Starmer became a barrister in 1987, at the Middle Temple, later becoming a bencher there in 2009. He served as a legal officer for the campaign group Liberty until 1990. He was a member of Doughty Street Chambers from 1990 onwards, primarily working on human rights issues. He has been called to the bar in several Caribbean countries, where he has defended convicts sentenced to the death penalty. He notably worked for Helen Steel and David Morris in the McLibel case, which went to court in 1997. In an interview, he described the case as "very much a David and Goliath", and said that "there's an extremely good legal team acting for McDonald's at great expense and Dave and Helen have had to act for themselves with me as a sort of free back up whenever possible." He was interviewed for McLibel, the documentary about the case directed by Franny Armstrong and Ken Loach.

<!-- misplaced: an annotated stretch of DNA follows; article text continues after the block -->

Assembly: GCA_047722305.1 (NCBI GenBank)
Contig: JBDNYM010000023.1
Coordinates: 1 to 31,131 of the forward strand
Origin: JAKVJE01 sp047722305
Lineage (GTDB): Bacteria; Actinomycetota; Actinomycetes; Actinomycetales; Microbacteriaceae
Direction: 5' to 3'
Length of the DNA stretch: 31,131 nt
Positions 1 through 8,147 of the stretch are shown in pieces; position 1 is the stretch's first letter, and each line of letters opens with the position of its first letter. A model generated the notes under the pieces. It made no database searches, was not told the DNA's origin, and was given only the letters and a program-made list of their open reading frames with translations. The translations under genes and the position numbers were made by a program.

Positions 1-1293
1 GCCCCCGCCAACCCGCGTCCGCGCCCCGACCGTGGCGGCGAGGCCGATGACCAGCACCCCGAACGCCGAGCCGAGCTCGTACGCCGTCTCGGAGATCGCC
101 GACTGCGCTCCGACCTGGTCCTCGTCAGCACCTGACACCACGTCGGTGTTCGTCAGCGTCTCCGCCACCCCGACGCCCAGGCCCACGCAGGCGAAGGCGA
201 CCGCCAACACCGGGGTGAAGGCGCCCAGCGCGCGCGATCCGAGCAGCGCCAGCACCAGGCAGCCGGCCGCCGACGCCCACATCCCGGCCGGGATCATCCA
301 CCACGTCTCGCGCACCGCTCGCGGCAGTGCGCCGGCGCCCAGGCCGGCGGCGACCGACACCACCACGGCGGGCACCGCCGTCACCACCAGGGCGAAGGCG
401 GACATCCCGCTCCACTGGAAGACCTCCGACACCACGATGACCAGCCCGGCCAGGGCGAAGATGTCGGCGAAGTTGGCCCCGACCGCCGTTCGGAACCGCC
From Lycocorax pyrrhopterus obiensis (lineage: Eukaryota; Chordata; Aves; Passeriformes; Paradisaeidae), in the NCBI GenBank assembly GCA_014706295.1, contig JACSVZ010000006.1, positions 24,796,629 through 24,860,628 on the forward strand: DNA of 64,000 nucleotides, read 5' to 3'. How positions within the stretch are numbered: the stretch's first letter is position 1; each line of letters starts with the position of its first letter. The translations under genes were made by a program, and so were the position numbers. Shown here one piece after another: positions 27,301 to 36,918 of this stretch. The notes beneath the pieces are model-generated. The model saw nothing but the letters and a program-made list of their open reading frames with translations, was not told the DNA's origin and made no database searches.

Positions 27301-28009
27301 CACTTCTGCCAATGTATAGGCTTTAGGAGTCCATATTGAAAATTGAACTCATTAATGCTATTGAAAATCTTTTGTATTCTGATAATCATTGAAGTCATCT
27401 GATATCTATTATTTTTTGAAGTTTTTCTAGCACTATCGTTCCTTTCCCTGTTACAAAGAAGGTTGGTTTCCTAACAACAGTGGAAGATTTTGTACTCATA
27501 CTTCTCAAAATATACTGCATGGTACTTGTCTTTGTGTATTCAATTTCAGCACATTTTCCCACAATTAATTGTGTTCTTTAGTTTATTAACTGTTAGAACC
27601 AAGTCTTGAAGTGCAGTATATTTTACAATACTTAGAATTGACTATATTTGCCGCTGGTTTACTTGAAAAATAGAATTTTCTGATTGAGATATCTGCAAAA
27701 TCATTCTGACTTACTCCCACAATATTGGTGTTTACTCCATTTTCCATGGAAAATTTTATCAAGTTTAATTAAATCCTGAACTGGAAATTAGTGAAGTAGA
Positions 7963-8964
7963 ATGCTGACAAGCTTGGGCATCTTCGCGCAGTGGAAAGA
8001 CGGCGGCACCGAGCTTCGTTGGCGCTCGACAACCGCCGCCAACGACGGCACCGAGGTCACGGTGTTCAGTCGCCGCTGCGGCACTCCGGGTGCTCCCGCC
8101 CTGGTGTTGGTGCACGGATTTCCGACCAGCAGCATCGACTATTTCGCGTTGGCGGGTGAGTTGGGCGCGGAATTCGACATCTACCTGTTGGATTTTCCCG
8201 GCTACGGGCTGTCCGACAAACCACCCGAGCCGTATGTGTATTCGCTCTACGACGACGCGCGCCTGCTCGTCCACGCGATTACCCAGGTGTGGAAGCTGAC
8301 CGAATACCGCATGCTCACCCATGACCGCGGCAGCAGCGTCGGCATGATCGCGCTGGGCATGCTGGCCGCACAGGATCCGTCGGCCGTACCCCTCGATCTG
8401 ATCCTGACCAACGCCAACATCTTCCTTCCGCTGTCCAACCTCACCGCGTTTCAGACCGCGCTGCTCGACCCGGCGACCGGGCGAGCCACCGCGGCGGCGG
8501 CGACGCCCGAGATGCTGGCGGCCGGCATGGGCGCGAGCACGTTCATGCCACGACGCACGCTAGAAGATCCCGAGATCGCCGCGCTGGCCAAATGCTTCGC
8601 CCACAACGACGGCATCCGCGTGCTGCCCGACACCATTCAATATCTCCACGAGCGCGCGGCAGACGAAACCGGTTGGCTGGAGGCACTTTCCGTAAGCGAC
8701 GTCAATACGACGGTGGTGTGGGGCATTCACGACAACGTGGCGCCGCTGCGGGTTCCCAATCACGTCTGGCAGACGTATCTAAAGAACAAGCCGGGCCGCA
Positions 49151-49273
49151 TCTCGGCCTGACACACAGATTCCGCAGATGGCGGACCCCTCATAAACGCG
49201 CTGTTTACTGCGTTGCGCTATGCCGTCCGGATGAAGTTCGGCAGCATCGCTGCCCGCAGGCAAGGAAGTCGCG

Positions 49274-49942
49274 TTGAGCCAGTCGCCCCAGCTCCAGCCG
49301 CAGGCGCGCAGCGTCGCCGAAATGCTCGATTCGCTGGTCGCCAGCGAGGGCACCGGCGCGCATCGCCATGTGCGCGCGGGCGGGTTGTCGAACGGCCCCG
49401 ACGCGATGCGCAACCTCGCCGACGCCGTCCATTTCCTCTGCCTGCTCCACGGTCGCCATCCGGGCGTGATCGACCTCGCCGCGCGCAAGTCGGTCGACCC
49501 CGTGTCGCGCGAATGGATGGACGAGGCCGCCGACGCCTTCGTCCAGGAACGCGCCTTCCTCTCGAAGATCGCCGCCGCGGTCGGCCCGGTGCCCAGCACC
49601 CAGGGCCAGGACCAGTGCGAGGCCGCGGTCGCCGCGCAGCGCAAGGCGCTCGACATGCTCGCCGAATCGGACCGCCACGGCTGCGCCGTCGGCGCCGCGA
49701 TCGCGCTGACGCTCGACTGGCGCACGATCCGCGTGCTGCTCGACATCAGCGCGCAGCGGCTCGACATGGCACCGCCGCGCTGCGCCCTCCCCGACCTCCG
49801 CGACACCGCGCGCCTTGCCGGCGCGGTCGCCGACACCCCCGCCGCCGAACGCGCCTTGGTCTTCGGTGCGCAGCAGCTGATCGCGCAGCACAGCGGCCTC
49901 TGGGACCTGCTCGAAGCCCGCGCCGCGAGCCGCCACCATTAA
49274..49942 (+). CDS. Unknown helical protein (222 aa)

He was appointed Queen's Counsel on 9 April 2002, aged 39. In the same year, he became joint head of Doughty Street Chambers. Starmer served as a human rights adviser to the Northern Ireland Policing Board and the Association of Chief Police Officers, and was also a member of the Foreign Office's death penalty advisory panel from 2002 to 2008. He later cited his work on policing in Northern Ireland as being a key influence on his decision to pursue a political career: "Some of the things I thought that needed to change in police services we achieved more quickly than we achieved in strategic litigation... I came better to understand how you can change by being inside and getting the trust of people". During this time he also marched and authored legal opinions against the Iraq War. In 2007, he was named "QC of the Year" by Chambers and Partners.
Director of Public Prosecutions